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"Star Trek" and Real Science


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In reply to an earlier post on May 17, 2011 12:55:29 AM PDT
Last edited by the author on May 17, 2011 4:44:10 AM PDT
Photoscribe says:
"Yes I am, to some degree. Any entity that produces sentient life has to know what it's doing, eh wot?

And what's the matter, D.... haven't you noticed the world going distinctly GREEN over the last fifty years.... Rachel Carson, Greenpeace, recycling, non-petroleum automotive propulsion, Sierra Club, etc.etc., ad infinitum, ad nauseum, ad hoc committee....The world has gone so nature conscious over the course of the last half century, it's not even remotely funny."
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Well there is nothing to suggest that a galaxy has any sort of intelligence.
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Yes there is, old boy....US!!!

And any possible beings LIKE us, if they exist, in other places in the Universe....
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As far as the 'green' movement goes, it's actually a movement that owes it's origins to the preservation movement that began at the turn of the twentieth century and ironically had a lot to do with the automobile. Despite this we have seen the growth of urban sprawl and extinction of a number of species. The reality is that the green movement is all sentiment and only seems to currently have any real effect today as a means to effect energy use in rather minute ways.
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My friend...pollution in the fifties and sixties was so bad, whole lakes were dying in the Midwest....that is the GREAT Lakes....Erie, Michigan, Huron....Lake Erie pretty much WAS dead. It has since been replenished. Air pollution was so bad in cities like New York, San Francisco and Washington D.C., that women's nylons were melting ON THEIR LEGS....laundry that was left on a clothesline as an experiment in pollution-gaging ROTTED after a year's exposure, looking like it had been buried for a couple of decades in somebody's swampy backyard.

The green movement has pre-emptively probably saved more lives than any mass crusade since the invention of pasteurization, nursing and the Red Cross.....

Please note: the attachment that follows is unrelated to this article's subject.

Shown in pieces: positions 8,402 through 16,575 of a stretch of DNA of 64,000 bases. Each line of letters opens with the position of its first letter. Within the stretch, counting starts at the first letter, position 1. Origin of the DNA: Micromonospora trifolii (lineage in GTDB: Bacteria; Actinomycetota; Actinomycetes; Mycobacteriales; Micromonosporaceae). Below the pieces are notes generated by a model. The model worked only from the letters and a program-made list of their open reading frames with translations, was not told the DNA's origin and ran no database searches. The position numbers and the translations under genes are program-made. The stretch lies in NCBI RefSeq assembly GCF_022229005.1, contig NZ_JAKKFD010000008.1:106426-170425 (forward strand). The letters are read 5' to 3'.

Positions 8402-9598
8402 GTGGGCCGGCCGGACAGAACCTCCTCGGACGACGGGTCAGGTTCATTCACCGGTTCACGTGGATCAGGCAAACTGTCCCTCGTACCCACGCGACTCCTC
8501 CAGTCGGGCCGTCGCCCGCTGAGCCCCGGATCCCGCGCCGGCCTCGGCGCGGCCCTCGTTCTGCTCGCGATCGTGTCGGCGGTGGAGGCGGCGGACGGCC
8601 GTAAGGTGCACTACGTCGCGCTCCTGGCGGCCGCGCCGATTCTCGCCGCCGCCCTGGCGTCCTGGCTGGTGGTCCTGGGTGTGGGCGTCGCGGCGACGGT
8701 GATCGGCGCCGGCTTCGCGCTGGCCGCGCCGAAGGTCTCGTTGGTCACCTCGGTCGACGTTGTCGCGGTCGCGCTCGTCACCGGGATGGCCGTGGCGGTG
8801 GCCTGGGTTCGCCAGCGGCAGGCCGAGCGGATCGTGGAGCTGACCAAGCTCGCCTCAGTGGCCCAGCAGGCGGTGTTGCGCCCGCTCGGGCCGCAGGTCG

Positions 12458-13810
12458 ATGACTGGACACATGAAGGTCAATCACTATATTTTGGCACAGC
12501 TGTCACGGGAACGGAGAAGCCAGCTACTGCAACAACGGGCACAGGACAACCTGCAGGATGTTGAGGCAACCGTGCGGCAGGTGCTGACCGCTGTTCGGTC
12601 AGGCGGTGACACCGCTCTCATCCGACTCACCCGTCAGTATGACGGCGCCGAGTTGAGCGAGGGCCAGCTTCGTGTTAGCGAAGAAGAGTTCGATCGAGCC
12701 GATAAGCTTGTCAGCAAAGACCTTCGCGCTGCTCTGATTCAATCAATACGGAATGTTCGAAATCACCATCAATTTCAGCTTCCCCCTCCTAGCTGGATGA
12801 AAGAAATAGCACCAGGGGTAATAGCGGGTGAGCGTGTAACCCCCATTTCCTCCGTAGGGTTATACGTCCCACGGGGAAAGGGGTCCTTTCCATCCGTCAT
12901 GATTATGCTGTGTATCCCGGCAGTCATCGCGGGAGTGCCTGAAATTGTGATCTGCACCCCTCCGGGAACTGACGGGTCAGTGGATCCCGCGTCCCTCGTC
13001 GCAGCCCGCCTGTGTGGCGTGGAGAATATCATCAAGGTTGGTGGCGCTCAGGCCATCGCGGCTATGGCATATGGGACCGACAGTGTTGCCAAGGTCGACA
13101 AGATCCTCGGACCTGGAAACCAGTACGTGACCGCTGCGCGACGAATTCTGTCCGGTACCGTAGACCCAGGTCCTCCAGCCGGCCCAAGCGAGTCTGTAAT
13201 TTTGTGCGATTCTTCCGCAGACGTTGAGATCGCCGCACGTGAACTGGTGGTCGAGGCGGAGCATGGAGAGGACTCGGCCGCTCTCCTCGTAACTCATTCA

"Minute", indeed...! :-D

Posted on May 17, 2011 6:39:04 AM PDT
Ronald Craig says:
Page 2 of this discussion from one year ago:

http://www.amazon.com/forum/science%20fiction/ref=cm_cd_np?_encoding=UTF8&cdPage=2&cdThread=Tx3VOLRFRBZJRPZ

In reply to an earlier post on May 17, 2011 7:43:59 AM PDT
Last edited by the author on May 17, 2011 7:51:21 AM PDT
M. Helsdon says:
"And that's all...nothing more. Poppycock. A good argument against that "dumb mass of gas" stand is per example: The Earth's perfect position to produce life, and intelligent life at that."

Life is only a moderately recent occurence in the lifespan of the planet; multicellular life even more recent.

The Earth is about 4.54 billion years old; multicellular life only dates back about 550 million years and in about 600 million years Earth will start to be unsuitable for life as we know it. If you were dropped more than a few hundred million years into the past, or a few hundred million years in the future, you'd not live very long.

You are basically citing the Anthropic Principle, but you have things backwards.

"If there were no inherent, active intelligence present in the galaxy, why, then, did we happen? You can't be silly enough to believe that Earth's intricate system of lifeforms and the solar system's maintenance of it happened accidentally can you?? The odds against this all happening by accident have to be so astronomical it would take half the supercomputers on Earth to calculate it...."

The Earth is quite unusual in many ways, but the only reason we are here is pure, blind chance and a whole series of fortunate events. And, the odds of Earth being the way it is, are literally astronomical. Given a very large universe, filled with many galaxies, each containing many stars, and many of those stars having planets, the odds are good for at least a few Earth-like planets in a galaxy, for Population I stars, at least. Of course, not all of those Earth-like planets might exist at the same time, but during the lifespan of the Galaxy.